Staphylococcus Aureus Treatment

Staphylococcus aureus is the most dangerous of all of the many common staphylococcal bacteria
and often causes skin infections but can cause pneumonia, heart valve infections, and bone
infections. Additionally, some strains produce toxins that can cause food poisoning, toxic shock
syndrome, or scalded skin syndrome.

The bacteria can spread from person to person by direct contact, through contaminated objects
(such as gym equipment, telephones, door knobs, television remote controls, or elevator buttons),
or, less often, by inhalation of infected droplets dispersed by sneezing or coughing.

Antibiotics are chosen based on whether they are likely to be effective against the strain causing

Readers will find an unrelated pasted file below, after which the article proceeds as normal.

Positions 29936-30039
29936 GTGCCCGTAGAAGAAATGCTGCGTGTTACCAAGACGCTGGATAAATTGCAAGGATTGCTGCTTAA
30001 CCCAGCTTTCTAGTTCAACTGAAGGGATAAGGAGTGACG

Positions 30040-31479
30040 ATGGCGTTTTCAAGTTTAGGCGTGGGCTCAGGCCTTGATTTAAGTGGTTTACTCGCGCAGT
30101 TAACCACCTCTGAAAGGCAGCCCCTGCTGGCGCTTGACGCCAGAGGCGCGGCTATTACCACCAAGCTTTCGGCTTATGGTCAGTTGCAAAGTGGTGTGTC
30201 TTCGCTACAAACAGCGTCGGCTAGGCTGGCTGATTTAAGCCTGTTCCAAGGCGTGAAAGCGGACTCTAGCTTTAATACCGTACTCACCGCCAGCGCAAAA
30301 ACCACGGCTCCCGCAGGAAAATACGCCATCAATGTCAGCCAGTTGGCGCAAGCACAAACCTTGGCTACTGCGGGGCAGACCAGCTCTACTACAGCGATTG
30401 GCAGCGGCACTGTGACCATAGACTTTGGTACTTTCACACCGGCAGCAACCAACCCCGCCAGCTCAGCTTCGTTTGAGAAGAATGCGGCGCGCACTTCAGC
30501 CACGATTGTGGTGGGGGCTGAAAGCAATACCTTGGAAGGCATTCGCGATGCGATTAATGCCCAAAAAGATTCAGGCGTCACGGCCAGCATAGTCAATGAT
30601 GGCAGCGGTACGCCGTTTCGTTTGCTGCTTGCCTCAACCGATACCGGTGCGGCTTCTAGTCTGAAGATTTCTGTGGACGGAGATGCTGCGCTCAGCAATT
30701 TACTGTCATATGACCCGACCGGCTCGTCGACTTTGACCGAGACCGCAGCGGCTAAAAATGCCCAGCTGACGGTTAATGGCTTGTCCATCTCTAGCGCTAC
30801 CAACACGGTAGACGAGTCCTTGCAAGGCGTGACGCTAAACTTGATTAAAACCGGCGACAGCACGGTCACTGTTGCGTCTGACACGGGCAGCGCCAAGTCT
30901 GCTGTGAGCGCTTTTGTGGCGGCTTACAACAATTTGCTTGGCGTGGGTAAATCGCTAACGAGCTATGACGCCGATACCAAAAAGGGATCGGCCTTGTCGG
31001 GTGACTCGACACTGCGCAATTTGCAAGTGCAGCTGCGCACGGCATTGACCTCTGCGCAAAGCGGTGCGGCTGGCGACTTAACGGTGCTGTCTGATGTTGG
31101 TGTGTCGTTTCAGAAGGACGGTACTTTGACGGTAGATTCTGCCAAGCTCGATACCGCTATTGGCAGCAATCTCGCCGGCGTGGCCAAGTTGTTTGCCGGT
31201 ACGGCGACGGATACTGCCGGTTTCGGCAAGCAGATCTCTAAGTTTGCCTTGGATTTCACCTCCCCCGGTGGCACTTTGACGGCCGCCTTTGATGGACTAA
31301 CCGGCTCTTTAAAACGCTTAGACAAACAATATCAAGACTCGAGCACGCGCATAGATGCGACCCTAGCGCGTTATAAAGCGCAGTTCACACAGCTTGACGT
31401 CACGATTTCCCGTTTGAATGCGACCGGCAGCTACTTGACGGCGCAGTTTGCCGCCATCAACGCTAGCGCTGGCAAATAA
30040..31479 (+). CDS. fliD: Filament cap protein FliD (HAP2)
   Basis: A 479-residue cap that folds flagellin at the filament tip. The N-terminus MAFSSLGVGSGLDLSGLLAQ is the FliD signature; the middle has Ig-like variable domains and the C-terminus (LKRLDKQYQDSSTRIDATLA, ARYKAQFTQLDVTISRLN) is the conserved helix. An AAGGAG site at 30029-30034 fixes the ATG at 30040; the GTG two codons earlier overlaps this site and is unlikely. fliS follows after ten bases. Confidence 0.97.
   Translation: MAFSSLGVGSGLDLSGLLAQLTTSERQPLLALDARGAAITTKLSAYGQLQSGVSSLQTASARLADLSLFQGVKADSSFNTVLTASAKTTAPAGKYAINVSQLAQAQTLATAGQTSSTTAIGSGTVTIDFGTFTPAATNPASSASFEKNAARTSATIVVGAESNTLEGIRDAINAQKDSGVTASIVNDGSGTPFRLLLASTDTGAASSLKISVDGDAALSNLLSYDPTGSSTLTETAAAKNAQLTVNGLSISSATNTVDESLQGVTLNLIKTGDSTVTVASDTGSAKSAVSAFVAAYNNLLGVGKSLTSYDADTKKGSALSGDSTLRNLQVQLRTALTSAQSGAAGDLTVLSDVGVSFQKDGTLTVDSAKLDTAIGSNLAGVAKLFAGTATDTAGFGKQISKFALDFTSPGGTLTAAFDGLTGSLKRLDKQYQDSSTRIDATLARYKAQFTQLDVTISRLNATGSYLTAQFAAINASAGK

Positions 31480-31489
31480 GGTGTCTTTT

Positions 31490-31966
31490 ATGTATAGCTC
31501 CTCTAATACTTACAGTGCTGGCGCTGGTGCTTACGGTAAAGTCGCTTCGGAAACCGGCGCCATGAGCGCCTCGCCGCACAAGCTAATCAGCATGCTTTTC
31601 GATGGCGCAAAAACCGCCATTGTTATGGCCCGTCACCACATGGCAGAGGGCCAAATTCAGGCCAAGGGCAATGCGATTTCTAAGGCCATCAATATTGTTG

the infection. However, many strains have developed resistance to the effects of antibiotics.
Whether the bacteria are resistant and which antibiotics they resist often depend on where people
got the infection: in a hospital or other health care facility or outside of such a facility (in the

Because antibiotics are widely used in medical facilities, hospital staff members commonly carry
resistant strains. When people are infected in a health care facility, the bacteria are usually
resistant to several types of antibiotics, including almost all antibiotics that are related to
penicillin (called beta-lactam antibiotics). Strains of bacteria that are resistant to almost all beta-
lactam antibiotics are called methicillin-resistant Staphylococcus aureus (MRSA; methicillin is a
type of penicillin).

As seen below, Pulsethera’s technology is effective in killing Staphylococcus aureus.